The latest announcements, from Port Townsend Paper Co. and Pratt Industries, add to the trend of U.S. manufacturers increasing recovered fiber consumption capacity. These developments have been closely watched by recycling stakeholders across the country, as municipal programs and MRFs struggle to find markets for certain recycled fiber grades.
Ramping up OCC intake
A longtime paper mill in Washington state will nearly double its OCC consumption.
Port Townsend Paper will complete an $11 million capacity expansion, bringing in new equipment and making some mechanical changes, the Port Townsend Leader newspaper reported last week.
The mill consumed 147,000 tons of OCC in 2018. That equated to about 400 tons per day, and the company anticipates increasing that figure to about 750 tons per day, according to the newspaper.
The mill has been operating since 1928, producing kraft paper. An advanced OCC recycling operation was installed in 1996, according to a rundown of the company’s history, and the company notes today the mill recycles “one-third of all the cardboard in Washington state.”
All told, the mill produces 325,000 tons of kraft paper per year, according to its website.
Pratt plans new converting operation
Meanwhile, across the country, Pratt Industries announced it will build a 160,000-square-foot manufacturing facility consuming recycled paper to create packaging and shipping materials.
Virginia Gov. Ralph Northam’s office announced the new facility in a release last week. Pratt, which uses 100 percent recycled fiber in its manufacturing process, is developing the new facility in Botetourt County, Va.
The plant will be sited in a currently unfinished building in a business complex called the Botetourt Center at Greenfield, according to a local economic development coalition news release. The building currently totals 100,000 square feet and will be expanded to meet Pratt’s needs. Construction on the $20 million facility is slated to begin immediately.
The facility will create 50 jobs and is Pratt’s second manufacturing site in Virginia.
Additional details, including facility capacity and completion date, have not been released. Company spokesman Michael O’Regan declined to comment.
Pratt is involved in all stages of paper recycling: The company’s recycling subsidiary, Pratt Recycling, collects recyclables and sorts them at 16 facilities in eight states. Additionally, the company consumes recycled paper at its mills in Conyers, Ga., New York City, Shreveport, La. and Valparaiso, Ind.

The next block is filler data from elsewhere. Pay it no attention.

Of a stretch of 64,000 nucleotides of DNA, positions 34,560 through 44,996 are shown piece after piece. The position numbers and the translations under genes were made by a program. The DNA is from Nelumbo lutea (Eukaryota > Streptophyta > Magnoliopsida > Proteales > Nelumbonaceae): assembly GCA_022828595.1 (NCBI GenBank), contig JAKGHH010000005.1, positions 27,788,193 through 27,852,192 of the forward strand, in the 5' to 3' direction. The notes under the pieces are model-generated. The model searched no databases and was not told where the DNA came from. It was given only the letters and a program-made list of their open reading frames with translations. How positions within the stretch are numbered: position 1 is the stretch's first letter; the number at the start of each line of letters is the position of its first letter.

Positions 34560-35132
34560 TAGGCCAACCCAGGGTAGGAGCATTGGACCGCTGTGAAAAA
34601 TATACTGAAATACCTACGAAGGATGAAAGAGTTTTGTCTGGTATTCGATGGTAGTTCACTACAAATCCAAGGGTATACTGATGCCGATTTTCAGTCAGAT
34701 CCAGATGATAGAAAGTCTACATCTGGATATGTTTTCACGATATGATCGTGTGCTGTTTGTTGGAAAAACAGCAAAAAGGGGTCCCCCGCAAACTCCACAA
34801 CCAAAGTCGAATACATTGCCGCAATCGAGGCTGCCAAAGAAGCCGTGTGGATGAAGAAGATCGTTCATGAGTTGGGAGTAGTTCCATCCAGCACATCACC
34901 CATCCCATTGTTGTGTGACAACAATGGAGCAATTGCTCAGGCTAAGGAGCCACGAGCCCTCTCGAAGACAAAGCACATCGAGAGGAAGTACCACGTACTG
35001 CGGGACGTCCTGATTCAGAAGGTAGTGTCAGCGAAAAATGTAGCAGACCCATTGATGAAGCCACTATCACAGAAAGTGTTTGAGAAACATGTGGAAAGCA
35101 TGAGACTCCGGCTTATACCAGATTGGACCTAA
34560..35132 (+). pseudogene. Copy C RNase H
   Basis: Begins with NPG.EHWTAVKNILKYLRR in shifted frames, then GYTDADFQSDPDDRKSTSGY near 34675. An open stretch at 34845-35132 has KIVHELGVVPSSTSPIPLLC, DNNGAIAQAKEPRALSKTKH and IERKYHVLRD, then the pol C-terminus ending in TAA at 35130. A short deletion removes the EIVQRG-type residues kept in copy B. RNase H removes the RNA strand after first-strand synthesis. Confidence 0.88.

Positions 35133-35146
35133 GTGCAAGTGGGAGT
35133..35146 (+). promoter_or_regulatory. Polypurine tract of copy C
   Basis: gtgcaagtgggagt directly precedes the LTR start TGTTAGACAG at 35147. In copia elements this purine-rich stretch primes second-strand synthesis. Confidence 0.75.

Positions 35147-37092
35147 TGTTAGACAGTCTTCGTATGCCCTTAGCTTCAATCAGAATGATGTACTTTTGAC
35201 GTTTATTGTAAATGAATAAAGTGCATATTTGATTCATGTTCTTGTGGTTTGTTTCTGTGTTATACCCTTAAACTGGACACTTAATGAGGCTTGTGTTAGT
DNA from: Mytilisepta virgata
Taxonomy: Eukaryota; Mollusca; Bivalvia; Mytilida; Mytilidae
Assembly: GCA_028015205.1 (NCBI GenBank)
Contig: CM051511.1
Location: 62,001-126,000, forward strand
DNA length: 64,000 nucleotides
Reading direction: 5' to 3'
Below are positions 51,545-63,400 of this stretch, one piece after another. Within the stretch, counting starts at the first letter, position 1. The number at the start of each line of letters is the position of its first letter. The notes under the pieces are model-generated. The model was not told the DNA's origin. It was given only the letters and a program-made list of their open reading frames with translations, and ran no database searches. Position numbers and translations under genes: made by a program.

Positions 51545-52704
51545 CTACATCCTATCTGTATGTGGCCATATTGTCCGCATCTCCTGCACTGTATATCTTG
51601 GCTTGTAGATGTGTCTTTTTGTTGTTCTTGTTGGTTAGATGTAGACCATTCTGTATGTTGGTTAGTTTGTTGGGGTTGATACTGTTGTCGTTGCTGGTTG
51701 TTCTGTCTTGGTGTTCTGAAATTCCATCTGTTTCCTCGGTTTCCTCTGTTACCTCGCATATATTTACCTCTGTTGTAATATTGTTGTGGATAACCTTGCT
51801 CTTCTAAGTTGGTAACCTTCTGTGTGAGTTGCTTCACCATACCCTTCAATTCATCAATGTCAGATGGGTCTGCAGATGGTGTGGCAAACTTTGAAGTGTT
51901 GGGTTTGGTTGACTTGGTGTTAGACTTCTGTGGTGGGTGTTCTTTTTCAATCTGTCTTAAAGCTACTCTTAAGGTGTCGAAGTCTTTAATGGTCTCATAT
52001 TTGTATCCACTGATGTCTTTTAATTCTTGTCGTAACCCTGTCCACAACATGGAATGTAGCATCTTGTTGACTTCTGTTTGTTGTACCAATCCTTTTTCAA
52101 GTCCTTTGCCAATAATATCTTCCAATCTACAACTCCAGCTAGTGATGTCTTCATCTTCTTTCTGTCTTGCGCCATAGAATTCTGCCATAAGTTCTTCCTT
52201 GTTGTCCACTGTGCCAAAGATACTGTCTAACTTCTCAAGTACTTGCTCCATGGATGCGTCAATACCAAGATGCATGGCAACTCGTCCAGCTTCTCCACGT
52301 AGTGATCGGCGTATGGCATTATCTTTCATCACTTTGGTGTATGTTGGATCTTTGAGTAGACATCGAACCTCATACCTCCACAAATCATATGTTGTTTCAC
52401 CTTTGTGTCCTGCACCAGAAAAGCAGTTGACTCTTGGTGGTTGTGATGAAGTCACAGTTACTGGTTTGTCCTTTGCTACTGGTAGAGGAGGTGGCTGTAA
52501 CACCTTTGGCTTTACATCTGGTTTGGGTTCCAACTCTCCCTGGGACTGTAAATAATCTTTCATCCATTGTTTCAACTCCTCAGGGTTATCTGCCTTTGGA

Company mills produce recycled materials that go into Pratt’s converting and manufacturing operations, such as the in-development Virginia facility.
Pratt is also currently constructing a fifth mill, located in Wapakoneta, Ohio. That plant will consume mixed paper, OCC and double-lined kraft paper.
The two latest announcements join a handful of recycled paper consumers planning capacity increases. Recent developments include the following:
- McKinley Paper in Port Angeles, Wash. is reopening a shuttered newsprint facility to produce containerboard from recycled feedstock.
- Nine Dragons will add recycled pulp production lines at two virgin fiber mills it purchased last year, in Biron, Wis. and Rumford, Maine.
- Nine Dragons separately purchased a recycled paper mill in Fairmont, W.Va. and has described plans to ramp up recycled material production.
- Green Bay Packaging is building a new 100 percent recycled paper mill, consuming OCC and mixed paper. The facility has a projected production capacity of 685,000 tons per year and will replace the company’s existing 240,000-tons-per-year operation.
- Cascades acquired an idled Virginia newsprint mill and plans to convert the facility to produce containerboard. The feedstock will be primarily OCC but will also utilize some mixed paper, company leaders have said.
Additional confirmed and potential recycled feedstock capacity expansions were noted in a report issued last fall by the Northeast Recycling Council (NERC).
Last year, Resource Recycling published a map showing Chinese investments in U.S. mills consuming recovered fiber.
Photo credit: Cristina Muraca/Shutterstock
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